29 November 2012

The Ikea Cotehardie, Revisited

It's been over a year since I made my grey linen cotehardie (Ikea's linen, which, sadly, my local Ikea no longer carries, the bastards).  

at Coronation, October 2011

I've worn it 3-4 times, and loaned it to a couple of other women for events when they had nothing to wear.  I've gained weight and lost it since then; and in the last few months I've been toning up and building muscle like crazy (I hula hoop a lot).  

The dress no longer fit properly.  I could wear it, but the arms were too tight across my new biceps so I couldn't really bend my arms much, and the bust wasn't the same shape any more.  Also, I was pretty much done with having a light grey cotehardie.

Last week, I tore it apart.

First, the sleeves came off, and I opened up the side seams so that I could add a gusset at/under the bust on the sides.

I still love this lining, hehe.  It's just a cotton print that looks like eyelet.  Not period, but nobody sees it but me. :)

The long gusset I put in.  It's 2" across at the top, and down the top 3"; then tapers sharply to 1" and stays that way all the way down the side, in sort of an elongated Y-shape.  (For a tiny bit more space in the ribcage, but a lot more space in the bust).

Oh, that's waaaaay better.  It's actually comfy now.

Honestly, looking at these sleeves, no WONDER they were too tight across the top. They're practically straight!  This was one of my first cotehardies, and I hadn't quite gotten sleeves figured out yet.

I removed the top half of the lightweight upholstery fabric lining the sleeves, and kept only the part lining the bottom half where they unbutton.  The lining had NO stretch to it, and was part of the problem.

The second problem with the sleeves is that they cut into my armpits, so I deepened the curve here and on the dress itself.

The third problem was the shoulders, which didn't really move all that well, especially the more developed my upper arms and shoulders become.  In this case, though it's hard to see in this small picture (click on it for a larger image), I added a wide gusset to the back sleeve seam, making it similar to the gore you'd find in a grande-assiette style sleeve; but without some of the other components, and without being set into the back of the garment.  This is basically just a regular sleeve with a big gore in it, hehe.

The dress works!

And I'll stop here, because there are two more MAJOR steps in making over this dress (hint: notice the sleeves aren't buttoned in this picture), but that'll be a blog entry of it's own.

Assuming I don't screw it up!  (^_^)


27 November 2012

Recipe for Organiztion

Organized Sewing Patterns (serves 1)

1 file cabinet with broken wheels and lock, free from friend
1 package legal-size hanging file folders
1 package letter-size hanging file folders
1 box of sewing patterns, already organized into manila folders
1 box homemade costume patterns, on various bits of paper and fabric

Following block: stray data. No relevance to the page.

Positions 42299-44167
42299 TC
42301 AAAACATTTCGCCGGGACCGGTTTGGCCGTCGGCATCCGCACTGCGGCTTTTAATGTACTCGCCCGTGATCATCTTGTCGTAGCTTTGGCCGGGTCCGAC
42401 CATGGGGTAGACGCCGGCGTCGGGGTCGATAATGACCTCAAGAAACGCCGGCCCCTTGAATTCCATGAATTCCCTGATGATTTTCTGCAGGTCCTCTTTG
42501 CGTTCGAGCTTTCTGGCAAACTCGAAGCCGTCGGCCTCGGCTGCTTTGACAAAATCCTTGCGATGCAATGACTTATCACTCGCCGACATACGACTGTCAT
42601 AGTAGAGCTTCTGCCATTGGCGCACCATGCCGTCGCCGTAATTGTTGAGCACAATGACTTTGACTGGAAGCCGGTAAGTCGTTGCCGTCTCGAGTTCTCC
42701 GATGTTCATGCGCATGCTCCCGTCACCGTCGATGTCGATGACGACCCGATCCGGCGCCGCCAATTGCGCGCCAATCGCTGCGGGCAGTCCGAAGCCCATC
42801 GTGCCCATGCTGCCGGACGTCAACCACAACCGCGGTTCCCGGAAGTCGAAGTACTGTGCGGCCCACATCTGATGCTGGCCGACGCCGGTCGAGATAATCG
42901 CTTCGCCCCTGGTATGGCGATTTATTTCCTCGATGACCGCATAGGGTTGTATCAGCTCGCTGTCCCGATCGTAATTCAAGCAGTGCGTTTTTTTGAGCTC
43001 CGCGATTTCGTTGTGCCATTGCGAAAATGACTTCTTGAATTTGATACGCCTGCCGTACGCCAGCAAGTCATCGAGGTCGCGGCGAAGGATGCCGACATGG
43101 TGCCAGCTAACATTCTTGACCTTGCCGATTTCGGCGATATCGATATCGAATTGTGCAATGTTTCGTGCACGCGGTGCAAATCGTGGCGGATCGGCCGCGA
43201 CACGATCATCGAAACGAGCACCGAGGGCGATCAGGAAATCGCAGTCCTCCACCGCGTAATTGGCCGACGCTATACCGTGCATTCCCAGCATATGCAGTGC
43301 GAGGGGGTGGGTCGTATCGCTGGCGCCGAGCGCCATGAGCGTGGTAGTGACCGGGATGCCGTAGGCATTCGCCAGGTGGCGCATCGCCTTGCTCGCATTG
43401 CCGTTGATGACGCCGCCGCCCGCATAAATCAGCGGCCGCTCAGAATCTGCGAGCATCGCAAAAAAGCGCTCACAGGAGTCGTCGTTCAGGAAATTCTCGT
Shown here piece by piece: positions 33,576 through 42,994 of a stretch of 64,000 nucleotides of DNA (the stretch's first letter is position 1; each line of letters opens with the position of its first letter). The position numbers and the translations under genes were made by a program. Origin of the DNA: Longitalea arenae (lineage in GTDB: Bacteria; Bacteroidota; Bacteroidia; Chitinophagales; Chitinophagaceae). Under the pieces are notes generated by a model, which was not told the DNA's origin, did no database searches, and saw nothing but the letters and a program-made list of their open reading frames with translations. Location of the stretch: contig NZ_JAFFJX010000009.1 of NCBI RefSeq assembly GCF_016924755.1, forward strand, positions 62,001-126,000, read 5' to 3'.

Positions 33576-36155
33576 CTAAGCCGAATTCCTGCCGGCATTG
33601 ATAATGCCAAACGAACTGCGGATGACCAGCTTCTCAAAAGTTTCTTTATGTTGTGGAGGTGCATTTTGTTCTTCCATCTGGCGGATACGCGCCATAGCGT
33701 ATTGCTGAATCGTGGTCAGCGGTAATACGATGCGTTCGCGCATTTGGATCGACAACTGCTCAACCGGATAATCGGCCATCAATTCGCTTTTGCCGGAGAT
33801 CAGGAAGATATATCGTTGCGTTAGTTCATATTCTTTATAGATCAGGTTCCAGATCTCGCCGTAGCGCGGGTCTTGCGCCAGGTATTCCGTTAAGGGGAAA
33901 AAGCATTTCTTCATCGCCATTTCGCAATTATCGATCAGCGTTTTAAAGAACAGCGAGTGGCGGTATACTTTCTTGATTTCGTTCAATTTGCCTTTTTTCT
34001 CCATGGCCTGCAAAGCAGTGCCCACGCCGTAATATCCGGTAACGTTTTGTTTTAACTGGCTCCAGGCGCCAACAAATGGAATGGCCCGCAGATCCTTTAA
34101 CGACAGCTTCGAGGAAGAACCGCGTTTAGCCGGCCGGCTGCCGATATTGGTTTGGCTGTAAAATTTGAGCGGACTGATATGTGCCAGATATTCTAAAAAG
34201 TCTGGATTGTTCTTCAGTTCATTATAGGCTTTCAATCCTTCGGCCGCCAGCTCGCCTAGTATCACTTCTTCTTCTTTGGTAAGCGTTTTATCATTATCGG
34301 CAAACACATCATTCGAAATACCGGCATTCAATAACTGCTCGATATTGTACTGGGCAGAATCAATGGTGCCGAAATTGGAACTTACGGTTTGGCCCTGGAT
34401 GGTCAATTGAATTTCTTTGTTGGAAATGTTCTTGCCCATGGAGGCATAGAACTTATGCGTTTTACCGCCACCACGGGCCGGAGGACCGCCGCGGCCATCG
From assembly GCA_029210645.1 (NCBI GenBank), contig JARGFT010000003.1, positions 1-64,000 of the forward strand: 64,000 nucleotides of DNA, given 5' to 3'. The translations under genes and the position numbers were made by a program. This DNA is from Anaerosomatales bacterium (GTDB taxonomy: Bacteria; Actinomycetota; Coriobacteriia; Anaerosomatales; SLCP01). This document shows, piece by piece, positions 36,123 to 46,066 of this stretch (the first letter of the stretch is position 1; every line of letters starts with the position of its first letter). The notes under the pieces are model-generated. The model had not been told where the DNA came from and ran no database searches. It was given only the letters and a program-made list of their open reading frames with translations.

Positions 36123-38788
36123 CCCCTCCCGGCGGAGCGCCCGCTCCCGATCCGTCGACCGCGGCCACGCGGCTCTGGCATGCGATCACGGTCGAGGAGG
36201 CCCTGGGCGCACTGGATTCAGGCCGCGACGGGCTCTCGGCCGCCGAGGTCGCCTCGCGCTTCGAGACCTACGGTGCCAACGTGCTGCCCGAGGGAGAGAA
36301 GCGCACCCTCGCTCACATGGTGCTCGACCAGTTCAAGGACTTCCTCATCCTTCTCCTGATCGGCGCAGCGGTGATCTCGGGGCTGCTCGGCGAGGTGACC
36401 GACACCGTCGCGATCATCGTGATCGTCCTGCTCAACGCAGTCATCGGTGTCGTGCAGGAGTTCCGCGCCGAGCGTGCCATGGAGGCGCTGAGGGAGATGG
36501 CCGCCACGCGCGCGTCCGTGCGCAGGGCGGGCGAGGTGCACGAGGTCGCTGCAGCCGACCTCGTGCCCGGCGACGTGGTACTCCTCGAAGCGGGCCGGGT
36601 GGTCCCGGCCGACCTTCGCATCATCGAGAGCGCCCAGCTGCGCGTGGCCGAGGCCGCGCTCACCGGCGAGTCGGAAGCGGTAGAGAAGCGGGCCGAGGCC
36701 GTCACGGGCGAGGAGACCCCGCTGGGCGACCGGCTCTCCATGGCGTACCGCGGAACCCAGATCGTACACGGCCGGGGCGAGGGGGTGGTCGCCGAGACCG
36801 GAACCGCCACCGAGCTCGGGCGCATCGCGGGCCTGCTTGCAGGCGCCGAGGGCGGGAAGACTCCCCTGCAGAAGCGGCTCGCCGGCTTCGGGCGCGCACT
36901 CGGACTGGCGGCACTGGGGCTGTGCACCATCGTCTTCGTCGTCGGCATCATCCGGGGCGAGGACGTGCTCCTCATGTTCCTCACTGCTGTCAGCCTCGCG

leftover adhesive-backed door insulation strip

1.   Remove wheels and lock from cabinet.  Use insulation stripping to pad the bottom of the file cabinet edges so it won't scratch the floor. 

2.  Carefully fold and sort SCA and costume patterns into folders in top drawer. 

3.  Adjust lower drawer file rack to fit letter-sized folders sideways, and insert mundane patterns already in manila folders. 

4.  Recycle empty cardboard boxes, and enjoy your new organized pattern cabinet AND the extra space in the craft room closet! 

And because someone is always curious about this, here's what I do with my store-bought patterns: 

Slice open the pattern jacket, and glue the front to the outside of a folder, and the back to the inside. Label the folder tab, unfold the pattern pieces to fit inside the folder. Done.  Much easier to store and locate them, I feel.  



20 November 2012


BAM was awesome!   And what'd I do?  I posted hint-pictures of the new outfit I made for myself for court, and promised real pics, and then didn't manage to come home with a single shot of me IN the dress (because I was a dipshit and left my camera sitting at home on the charger instead of taking it to the event. ARGH).  

The only pic of me that happened over the weekend, was this one, as far as I know: 

me in my Caerleon uniform

I finally located the circlet I thought I'd lost and started wearing it this weekend.  New hair, too, not that there's a picture of it, though, because I suck.  I was extremely pleased with my hair at the event, for once.  

Soon as I can get a pic of that new court outfit I'll post it.  :/  


15 November 2012

Another Embroidered Pouch

No, I'm not finished with the first one yet.  Almost.

I just got in a mood.  The same friend from whom I got the navy velveteen I wrote about yesterday sent me home from her de-stash party with a big, blue, Ikea bag FULL of fabric.  In it was a couple of small pieces of royal-blue, uncut/wale-less corduroy (I know, I know, me and my blue "velvet").  I decided to embroider another pouch.

I started it yesterday; here are a few pics of the first stages:

sketching out the design with a watercolor pencil

blocking out the placement of the various elements.
Honest, I didn't lay the erasers and pins all facing outward intentionally,
LOL, that just happened to be the way they landed. 

I started with green - all the leaves.  The finished pouch will be covered
with flowers and stars, with my heraldic pomegranate in the very center. 

More news as the situation develops...


14 November 2012

Hey, Guess What

Monday I finished the last round of sewing-my-ass-off for other people in preparation for the event this weekend, which will be the last one of the season for me, and one of the biggest Ansteorran events of the year, and...

 ...which starts, um...tomorrow...

...I did something completely insane.  Can you guess what it is?

I'll give you a hint: 

I got home from work at 6:00, and ate dinner. 
At 6:30 I started cutting. 
At 1:00AM this morning I had a finished gown.